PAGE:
Pubdate: Fri, 02 May 2003
Source: Shorthorn, The (TX Edu Arlington)
Address: UTA Student Publications, Box 19038, Arlington, TX 76019
Fax: (817)272-5009
Copyright: 2003 The Shorthorn.
Author:  Andy McMillen


Innocent people serve more time than the guilty who frame them

You're deciding whether to vacation in California this summer or work to
save money for the fall semester. Or, if you are graduating, you're
preparing to start your career or frantically looking for a job.

Even if things are a little tough, consider yourself lucky. Fifteen-year-old
Angel Daniel Villagrana, a freshman at Nogales High School in Arizona, may
be trying to decide if he will fight off his cellmate's unwanted sexual
advances with a crude "knife" and possibly die or kill, or if he will just
give in and live.

Angel faces 30 years in prison.

He was accused April 17 of taking part in the sale of one gram of cocaine to
an undercover officer and was charged as an adult.

One gram. Thirty years.

Since the man in the White House refuses to say whether he ever used the
white powder, it's logical to assume that he probably did. Yet he got
elected president of the United States.

Is there a disparity here?

Arizona may seem far away, but drug law injustice is nationwide. Texas is no

In the Panhandle town of Tulia, more than three dozen citizens -- all but
three of whom are black -- were falsely accused of drug possession by one
police officer, Tom Coleman. When they were arrested July 23, 1999, no drugs
or guns were found. No corroborating evidence was produced in any of the
cases, yet sentences of up to 90 years were handed down.

Ninety years.

Take a few minutes to imagine 90 years in a Texas prison.

Close your eyes and picture a man riding a horse with a shotgun and a rifle
pointed at you while you pick cotton. You need permission to use the
bathroom or to wipe the blood off your hands -- blood caused by the blisters
from the cotton plants. When you return to your bunk or cell after eight
hours or so in the South Texas sun, you get to listen to sex and gang talk
until you fall asleep. And don't sleep too soundly, or you might wake up
with a new "friend."

And remember, you're innocent.

Thirteen of Coleman's victims are still behind bars, even though the local
prosecutor has recommended to the Texas Court of Criminal Appeals that the
cases be overturned.

Meanwhile, what about the guy who put them there? The police officer who
invented the whole sordid scam, set them up and lied against them in court
under oath?

After destroying a few dozen lives in Tulia, Coleman was "serving" as a law
enforcement officer in another Texas jurisdiction (isn't this a wonderful
system?) until recently indicted for perjury.

If you think this means justice is being done, think again. Aggravated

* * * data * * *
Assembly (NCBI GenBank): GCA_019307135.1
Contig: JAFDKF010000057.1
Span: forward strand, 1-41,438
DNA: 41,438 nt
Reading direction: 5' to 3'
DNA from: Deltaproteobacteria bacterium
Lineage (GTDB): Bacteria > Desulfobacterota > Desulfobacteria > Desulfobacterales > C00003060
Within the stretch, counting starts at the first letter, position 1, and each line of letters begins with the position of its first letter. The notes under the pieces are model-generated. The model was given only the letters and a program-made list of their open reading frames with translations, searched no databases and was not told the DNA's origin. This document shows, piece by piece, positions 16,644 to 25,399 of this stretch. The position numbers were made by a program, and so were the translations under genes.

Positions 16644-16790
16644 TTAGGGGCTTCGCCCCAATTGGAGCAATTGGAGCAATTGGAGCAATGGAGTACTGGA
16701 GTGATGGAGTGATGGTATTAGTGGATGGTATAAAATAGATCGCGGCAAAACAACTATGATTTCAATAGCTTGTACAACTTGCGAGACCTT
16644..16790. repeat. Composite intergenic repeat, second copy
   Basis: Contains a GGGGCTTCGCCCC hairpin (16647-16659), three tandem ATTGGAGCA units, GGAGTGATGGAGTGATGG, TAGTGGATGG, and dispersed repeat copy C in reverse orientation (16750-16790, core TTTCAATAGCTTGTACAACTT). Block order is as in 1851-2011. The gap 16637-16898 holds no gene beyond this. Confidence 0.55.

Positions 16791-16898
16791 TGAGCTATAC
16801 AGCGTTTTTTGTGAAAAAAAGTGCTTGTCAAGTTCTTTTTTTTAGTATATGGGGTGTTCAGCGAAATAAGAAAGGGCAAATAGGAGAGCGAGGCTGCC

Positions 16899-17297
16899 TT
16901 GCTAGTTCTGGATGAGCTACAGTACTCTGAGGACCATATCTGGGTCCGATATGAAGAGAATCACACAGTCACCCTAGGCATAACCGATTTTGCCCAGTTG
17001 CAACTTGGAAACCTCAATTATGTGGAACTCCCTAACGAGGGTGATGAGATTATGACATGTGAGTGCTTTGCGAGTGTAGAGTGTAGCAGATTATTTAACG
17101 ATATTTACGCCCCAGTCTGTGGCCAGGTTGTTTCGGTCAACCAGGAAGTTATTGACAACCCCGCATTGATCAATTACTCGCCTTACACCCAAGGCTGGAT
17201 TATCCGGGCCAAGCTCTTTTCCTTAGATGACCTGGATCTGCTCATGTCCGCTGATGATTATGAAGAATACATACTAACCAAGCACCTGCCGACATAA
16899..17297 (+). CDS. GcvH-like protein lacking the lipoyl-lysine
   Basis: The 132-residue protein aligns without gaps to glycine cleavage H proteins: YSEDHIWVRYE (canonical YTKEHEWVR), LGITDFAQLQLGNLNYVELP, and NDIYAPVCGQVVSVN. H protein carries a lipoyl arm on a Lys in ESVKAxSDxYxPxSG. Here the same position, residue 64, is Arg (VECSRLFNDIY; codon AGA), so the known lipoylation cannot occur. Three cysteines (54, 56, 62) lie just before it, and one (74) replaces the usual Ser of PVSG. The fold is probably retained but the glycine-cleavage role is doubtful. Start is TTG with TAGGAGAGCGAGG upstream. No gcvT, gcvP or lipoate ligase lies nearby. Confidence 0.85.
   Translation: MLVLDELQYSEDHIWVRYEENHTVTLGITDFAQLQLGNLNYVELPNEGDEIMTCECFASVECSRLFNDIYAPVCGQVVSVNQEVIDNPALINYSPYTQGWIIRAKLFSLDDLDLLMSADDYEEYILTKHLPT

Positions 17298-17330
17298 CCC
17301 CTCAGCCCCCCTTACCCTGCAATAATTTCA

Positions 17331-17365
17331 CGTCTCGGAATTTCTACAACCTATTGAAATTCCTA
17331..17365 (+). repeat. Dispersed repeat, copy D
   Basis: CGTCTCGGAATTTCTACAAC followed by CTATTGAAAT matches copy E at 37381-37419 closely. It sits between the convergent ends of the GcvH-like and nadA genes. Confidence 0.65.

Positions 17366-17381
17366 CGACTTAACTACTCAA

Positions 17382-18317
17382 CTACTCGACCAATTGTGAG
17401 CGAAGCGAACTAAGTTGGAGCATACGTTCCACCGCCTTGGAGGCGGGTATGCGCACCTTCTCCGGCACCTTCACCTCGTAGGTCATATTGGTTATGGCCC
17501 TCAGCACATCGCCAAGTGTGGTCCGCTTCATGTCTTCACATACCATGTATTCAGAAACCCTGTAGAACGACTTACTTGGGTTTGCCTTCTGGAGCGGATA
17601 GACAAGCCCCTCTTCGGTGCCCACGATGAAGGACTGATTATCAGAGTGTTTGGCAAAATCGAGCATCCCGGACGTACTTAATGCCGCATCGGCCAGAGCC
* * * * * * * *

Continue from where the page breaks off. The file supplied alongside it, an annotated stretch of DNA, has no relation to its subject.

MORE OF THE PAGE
perjury carries a maximum 10-year penalty in Texas.

The people he set up got 90.

Coleman will serve 10 years. Maybe.

This is backward. Coleman should be in jail, and his victims should be
released, apologized to and compensated. The real tragedy, however, may be
the apathy.

That's Texas story No. 1.

Here's another, right in the neighborhood:

More than 15 months after filing 80 drug cases using billiard chalk and
Sheetrock as evidence (in lieu of any real illegal substances), former
Dallas police Senior Cpl. Mark Delapaz was charged this week with six
federal offenses of submitting false reports. Delapaz faces 10 years in
prison if convicted.

And those years would be in federal prison, considerably more comfortable
than the inferno of Texas Department of Corrections hellholes. Since January
2002, Delapaz has been on paid administrative leave while many of those he
falsely charged rotted in jails and prisons. This is fair?

Delapaz maintains his innocence, as did those he arrested.

Jaime Siguenza, one of four people whose rights were violated in the cases
invented by Delapaz, "expressed a mixture of dismay and relief when he heard
of the former officer's indictment," according to The Dallas Morning News.

"He compared Cpl. Delapaz's 10-year possible sentence to the 50 years he
(Siguenza) faced in prison before the false drug evidence became known," the
Morning News reported April 25.

But the greater issue to consider is this: Why do we condemn private
citizens to gulag-like prisons for possession of illegal substances (while
alcohol, just as deadly, is available at will) yet allow those who abuse
their public trust to face laughably lenient punishments?

Maybe it's time to toss out our drug laws. These laws are the cause of the
horrors suffered by the victims of Coleman, Delapaz and others. They will
continue while the brainwashing continues and the unworkable laws remain on
the books.

We study history in college, so why not apply the lesson of history? The
United States tried prohibition -- all alcohol was outlawed -- and succeeded
in creating Al Capone and assuring the success of organized crime.

Today's prohibition is creating equally tragic results.

It's time to repeal prohibition again.

-- Andy McMillen is a Spanish graduate student and a regular columnist for
The Shorthorn.